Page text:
Tuesday, February 7, 2006

Gardens, Medicine and Health Care: Past, Present and Future

By Cynthia Watson, Doreen Bwalya and Donna Lowe

Dr. Joanne M. Westphal, Professor of Landscape Architecture, Michigan State University, discussed Gardens, Medicine and Health Care: Past, Present and Future at ESF on Tuesday, February 7, 2006 to launch the annual SUNY ESF’s Women in Scientific and Environmental Professions Spring Seminar Series. Dr Westphal’s seminar was jointly sponsored by the Faculty of Landscape Architecture and the Women’s Caucus at SUNY-ESF. 
Dr. Westphal discussed several issues of health in the built environment including design that complements medical treatment protocols, therapeutic site designs and post-construction evaluation of therapeutic site designs.
Historically, gardens were a fundamental element in health care systems and occupied the center core of hospital compounds. Gardens were regarded an essential aspect of treatment for hospital patients; until the 1880’s every medical facility in Europe and the United States had gardens for patients to ambulate. However, as new discoveries were made there was a tremendous shift in hospital design. Hospitals were built up instead of out and the center core formerly occupied by a garden was replaced with mechanical and specialty units. Essentially the “Germ theory” coincided with the demise of the garden in hospitals.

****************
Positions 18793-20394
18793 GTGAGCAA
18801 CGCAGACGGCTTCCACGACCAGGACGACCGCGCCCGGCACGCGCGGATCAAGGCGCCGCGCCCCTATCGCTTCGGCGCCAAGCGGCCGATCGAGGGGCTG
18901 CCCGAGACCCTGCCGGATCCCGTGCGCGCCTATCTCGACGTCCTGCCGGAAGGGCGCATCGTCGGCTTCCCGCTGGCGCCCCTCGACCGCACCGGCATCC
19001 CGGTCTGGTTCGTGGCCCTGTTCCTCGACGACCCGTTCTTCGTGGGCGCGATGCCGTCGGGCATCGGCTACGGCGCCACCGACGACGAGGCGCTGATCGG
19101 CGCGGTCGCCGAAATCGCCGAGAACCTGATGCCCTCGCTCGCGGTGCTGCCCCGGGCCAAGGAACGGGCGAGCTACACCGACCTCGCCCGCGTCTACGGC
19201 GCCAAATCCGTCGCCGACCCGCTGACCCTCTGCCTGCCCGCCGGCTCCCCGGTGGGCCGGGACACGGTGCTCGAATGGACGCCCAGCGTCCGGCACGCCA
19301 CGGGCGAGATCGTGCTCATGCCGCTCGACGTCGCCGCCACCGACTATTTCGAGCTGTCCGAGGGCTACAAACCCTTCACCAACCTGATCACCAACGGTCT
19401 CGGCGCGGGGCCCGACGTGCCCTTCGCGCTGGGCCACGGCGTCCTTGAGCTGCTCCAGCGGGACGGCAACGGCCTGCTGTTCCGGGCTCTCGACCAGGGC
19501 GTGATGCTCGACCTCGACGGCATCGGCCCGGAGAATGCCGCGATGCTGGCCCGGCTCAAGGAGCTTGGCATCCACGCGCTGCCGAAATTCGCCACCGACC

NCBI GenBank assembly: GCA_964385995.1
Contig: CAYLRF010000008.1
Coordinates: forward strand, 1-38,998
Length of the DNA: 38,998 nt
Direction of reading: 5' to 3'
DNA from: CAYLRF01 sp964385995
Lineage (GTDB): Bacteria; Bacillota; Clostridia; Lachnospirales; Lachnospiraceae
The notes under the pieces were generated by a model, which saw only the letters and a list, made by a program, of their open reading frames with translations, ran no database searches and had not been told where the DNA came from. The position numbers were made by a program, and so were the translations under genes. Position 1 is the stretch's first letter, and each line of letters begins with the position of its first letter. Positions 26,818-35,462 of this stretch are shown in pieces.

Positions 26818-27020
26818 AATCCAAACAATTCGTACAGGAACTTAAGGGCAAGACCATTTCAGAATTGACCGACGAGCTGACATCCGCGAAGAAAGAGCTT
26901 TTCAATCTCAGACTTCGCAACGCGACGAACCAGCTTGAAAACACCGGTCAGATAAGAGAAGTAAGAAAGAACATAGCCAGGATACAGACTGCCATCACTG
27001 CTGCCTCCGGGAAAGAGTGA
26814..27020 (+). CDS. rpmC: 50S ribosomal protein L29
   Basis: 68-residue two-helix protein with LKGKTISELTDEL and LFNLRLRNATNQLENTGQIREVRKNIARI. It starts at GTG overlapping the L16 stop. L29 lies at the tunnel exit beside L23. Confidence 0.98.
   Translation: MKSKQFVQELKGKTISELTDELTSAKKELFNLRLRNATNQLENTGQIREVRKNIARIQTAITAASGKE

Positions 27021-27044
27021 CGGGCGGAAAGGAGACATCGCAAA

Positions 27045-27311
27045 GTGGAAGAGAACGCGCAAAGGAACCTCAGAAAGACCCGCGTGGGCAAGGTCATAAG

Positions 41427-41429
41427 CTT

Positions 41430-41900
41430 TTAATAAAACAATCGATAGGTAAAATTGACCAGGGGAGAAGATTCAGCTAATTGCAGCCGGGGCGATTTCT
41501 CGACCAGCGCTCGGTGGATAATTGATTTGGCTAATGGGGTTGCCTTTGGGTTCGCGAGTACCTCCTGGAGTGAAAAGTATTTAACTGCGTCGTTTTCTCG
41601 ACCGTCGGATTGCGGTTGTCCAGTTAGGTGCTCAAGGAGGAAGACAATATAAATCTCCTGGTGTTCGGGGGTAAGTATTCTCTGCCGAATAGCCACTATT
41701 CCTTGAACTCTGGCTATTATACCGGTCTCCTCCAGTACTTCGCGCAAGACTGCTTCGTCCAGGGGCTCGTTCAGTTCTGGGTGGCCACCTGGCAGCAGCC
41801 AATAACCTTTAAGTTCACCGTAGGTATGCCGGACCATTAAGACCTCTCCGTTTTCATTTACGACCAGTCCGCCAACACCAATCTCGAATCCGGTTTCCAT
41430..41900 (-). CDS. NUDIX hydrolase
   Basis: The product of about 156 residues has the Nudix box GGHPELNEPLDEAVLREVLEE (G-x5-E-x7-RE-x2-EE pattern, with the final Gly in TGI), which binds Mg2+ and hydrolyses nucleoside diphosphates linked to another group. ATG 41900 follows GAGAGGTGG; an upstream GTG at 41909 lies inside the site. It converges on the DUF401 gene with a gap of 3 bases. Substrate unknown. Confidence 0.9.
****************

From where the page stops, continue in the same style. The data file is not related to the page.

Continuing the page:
Today health care professionals such as Dr. Westphal support the idea that positive health benefits can result when “active living components,” including gardens and open spaces, are incorporated into the designs of hospital and health care facilities. Dr. Westphal and her research team conducted a study to evaluate the effects of the presence of therapeutic gardens on post-treatment recovery for patients suffering with third stage Alzheimer’s Disease. They found that there was a significant reduction in aggressive behavior and blood pressure, and that less “as needed” medication was requested by or for patients who spent as little as ten minutes walking or resting in a garden. The implications of these passive garden experiences for hospital patients can be tremendous; resulting not only in improved patient health but also substantial savings in medications and reduced stress to health care staff.  
Dr. Joanne Westphal is a practicing landscape architect and licensed physician in Michigan. A member of the School of Planning, Design and Construction at Michigan State University, her specialty areas involve environmental design, therapeutic site design, regional landscape design, and research methodology.

No comments:

Post a Comment